South Africa — Economic woes raise fiscal and external financing stress

South Africa, which has endured long-standing economic and financial problems, has been dealt a severe blow from COVID-19-induced lower global growth and local lockdowns. The IMF predicts a steep 5.8% GDP contraction in 2020, following growth of less than 1% per year on average from 2014 to 2019 (Chart). This will weigh on demand for Australian exports, particularly aluminium and coal; South Africa is Australia’s largest export partner in Africa and 25th highest overall (A$2.1 billion in 2018-19).

Economic deterioration will contribute to worsening fiscal and current account deficits. Financing these deficits will be increasingly challenging and more costly in the wake of the recent sharp sell-off in South African financial assets. The South African rand (ZAR) has been among the hardest hit emerging market currencies in 2020, depreciating to a record-low in April and inflating the value of foreign-currency government debt. Foreign currency government bond yields have also risen sharply, indicating higher borrowing costs.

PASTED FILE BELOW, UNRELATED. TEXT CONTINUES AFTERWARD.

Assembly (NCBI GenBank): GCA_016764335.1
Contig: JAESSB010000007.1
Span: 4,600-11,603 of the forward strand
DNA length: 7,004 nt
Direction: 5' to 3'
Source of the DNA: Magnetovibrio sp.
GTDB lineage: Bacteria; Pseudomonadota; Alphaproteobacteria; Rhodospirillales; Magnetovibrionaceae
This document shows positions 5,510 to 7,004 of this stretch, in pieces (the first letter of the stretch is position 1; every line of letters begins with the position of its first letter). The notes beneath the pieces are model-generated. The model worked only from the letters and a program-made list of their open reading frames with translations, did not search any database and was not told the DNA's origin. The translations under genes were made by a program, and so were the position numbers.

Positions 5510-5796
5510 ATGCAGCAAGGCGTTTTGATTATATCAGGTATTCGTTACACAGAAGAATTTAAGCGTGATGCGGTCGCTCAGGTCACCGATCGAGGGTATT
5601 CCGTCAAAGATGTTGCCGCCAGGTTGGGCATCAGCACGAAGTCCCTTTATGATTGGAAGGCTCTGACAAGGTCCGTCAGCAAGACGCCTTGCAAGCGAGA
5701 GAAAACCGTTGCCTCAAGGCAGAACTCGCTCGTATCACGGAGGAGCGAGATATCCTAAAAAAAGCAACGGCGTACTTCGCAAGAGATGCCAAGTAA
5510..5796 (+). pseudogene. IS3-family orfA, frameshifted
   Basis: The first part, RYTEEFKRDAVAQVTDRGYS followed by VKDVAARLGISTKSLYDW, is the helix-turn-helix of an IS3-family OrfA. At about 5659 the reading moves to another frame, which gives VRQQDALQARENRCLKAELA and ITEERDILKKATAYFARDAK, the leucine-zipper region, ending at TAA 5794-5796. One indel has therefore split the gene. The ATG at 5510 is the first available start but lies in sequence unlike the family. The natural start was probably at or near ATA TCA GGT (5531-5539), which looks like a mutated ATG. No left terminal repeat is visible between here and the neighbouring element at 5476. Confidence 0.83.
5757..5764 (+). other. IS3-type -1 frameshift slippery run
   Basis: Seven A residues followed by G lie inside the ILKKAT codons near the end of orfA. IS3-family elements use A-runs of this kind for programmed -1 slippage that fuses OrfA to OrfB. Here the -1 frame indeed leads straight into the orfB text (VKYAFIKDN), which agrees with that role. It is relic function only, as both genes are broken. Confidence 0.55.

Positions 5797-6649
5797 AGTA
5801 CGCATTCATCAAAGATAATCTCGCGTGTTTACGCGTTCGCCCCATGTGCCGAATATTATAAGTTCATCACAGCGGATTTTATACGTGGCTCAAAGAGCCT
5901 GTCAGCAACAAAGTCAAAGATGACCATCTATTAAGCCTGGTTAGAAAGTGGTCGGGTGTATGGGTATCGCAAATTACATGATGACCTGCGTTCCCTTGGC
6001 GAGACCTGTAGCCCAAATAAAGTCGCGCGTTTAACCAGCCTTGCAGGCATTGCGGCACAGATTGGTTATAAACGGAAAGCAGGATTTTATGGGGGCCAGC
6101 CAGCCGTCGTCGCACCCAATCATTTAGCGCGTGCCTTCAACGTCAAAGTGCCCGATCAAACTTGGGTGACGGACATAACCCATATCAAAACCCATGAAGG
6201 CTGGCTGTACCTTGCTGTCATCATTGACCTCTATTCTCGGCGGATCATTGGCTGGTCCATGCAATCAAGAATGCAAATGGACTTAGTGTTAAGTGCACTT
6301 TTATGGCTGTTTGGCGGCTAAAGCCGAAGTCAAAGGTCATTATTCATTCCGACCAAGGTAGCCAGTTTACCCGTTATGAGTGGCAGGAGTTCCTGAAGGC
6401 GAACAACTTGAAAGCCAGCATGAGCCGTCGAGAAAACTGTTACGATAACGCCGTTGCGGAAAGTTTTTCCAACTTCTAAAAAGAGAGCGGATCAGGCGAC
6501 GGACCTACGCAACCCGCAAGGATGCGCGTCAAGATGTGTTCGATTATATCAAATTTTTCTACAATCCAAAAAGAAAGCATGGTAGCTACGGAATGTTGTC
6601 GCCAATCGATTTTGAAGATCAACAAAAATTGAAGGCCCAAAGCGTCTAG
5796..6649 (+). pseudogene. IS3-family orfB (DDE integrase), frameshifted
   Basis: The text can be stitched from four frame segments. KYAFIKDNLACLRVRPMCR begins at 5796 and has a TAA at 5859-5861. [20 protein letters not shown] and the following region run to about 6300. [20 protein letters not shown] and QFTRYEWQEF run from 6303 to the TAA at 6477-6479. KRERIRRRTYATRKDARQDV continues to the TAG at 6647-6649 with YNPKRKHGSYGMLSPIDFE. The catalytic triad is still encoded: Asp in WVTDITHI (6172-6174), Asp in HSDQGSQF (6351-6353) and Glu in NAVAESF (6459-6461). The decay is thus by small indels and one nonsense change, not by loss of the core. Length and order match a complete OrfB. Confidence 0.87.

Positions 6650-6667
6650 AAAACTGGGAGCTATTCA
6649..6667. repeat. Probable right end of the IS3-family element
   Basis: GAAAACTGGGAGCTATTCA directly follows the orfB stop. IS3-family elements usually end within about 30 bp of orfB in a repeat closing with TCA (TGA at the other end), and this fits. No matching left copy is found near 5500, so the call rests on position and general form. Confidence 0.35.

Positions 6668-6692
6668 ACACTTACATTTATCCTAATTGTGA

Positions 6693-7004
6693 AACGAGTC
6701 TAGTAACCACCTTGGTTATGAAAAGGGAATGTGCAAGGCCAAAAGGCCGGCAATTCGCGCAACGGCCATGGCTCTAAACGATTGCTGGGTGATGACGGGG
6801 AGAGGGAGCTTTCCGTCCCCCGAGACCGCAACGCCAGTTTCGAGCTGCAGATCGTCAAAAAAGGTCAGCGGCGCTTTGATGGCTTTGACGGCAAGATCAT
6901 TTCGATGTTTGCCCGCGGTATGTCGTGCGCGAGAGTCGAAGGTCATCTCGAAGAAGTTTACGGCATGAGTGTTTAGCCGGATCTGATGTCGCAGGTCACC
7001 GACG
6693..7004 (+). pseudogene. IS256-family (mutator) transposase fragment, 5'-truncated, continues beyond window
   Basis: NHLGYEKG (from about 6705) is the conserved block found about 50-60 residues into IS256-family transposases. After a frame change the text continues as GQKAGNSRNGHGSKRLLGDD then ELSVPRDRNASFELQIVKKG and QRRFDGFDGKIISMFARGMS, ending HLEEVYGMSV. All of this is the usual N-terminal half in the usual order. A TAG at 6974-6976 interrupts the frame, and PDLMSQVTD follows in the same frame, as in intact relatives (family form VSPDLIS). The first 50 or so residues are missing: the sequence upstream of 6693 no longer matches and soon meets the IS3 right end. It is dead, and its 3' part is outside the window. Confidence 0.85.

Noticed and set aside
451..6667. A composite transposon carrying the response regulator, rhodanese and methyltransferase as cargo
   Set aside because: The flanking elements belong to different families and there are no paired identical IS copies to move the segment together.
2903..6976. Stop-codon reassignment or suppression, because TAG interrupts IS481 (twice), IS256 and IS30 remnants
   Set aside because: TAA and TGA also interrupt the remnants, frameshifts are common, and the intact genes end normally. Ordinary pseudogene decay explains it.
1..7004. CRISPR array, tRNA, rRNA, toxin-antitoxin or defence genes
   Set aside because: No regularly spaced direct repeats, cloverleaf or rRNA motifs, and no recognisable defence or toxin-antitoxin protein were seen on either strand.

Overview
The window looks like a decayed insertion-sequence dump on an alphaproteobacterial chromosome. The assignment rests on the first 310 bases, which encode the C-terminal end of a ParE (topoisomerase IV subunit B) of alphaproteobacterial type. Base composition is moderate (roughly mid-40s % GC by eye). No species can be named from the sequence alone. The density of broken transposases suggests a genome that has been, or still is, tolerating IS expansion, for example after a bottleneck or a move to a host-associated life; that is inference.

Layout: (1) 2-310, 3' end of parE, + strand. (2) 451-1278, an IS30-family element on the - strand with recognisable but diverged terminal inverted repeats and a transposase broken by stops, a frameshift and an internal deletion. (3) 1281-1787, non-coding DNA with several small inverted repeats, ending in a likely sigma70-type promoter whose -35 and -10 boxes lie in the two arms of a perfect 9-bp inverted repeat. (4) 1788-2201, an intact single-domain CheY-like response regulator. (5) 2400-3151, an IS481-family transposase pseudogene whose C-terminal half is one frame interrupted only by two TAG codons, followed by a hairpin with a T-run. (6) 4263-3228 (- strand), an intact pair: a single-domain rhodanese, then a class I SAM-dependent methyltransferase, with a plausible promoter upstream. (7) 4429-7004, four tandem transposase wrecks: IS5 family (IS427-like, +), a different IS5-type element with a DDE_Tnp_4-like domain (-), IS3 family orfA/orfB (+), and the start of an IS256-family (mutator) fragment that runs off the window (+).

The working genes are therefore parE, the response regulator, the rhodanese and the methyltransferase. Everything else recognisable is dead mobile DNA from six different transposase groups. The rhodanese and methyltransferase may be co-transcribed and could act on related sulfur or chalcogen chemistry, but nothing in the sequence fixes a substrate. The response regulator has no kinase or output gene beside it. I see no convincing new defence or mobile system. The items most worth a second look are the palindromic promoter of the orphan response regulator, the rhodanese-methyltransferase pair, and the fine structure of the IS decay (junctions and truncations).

Rising debt-sustainability risks prompted Moody’s to downgrade South Africa’s sovereign credit rating into sub-investment grade territory in late March — with all three private credit rating agencies now aligned at this lower rating level. This has triggered further capital outflows and depreciation pressure on the ZAR.

Fiscal space is limited to respond to mounting economic challenges, given high and rising government debt (69% of GDP in 2019). Monetary easing also brings risks. Although interest rate cuts could stem the rise in the government’s debt servicing costs, it risks further stoking capital outflows and ZAR depreciation. Potential support from international financial institutions could bring much-needed funding and help shore up investor confidence.

Fig 6 South Africa Real GDP And Currency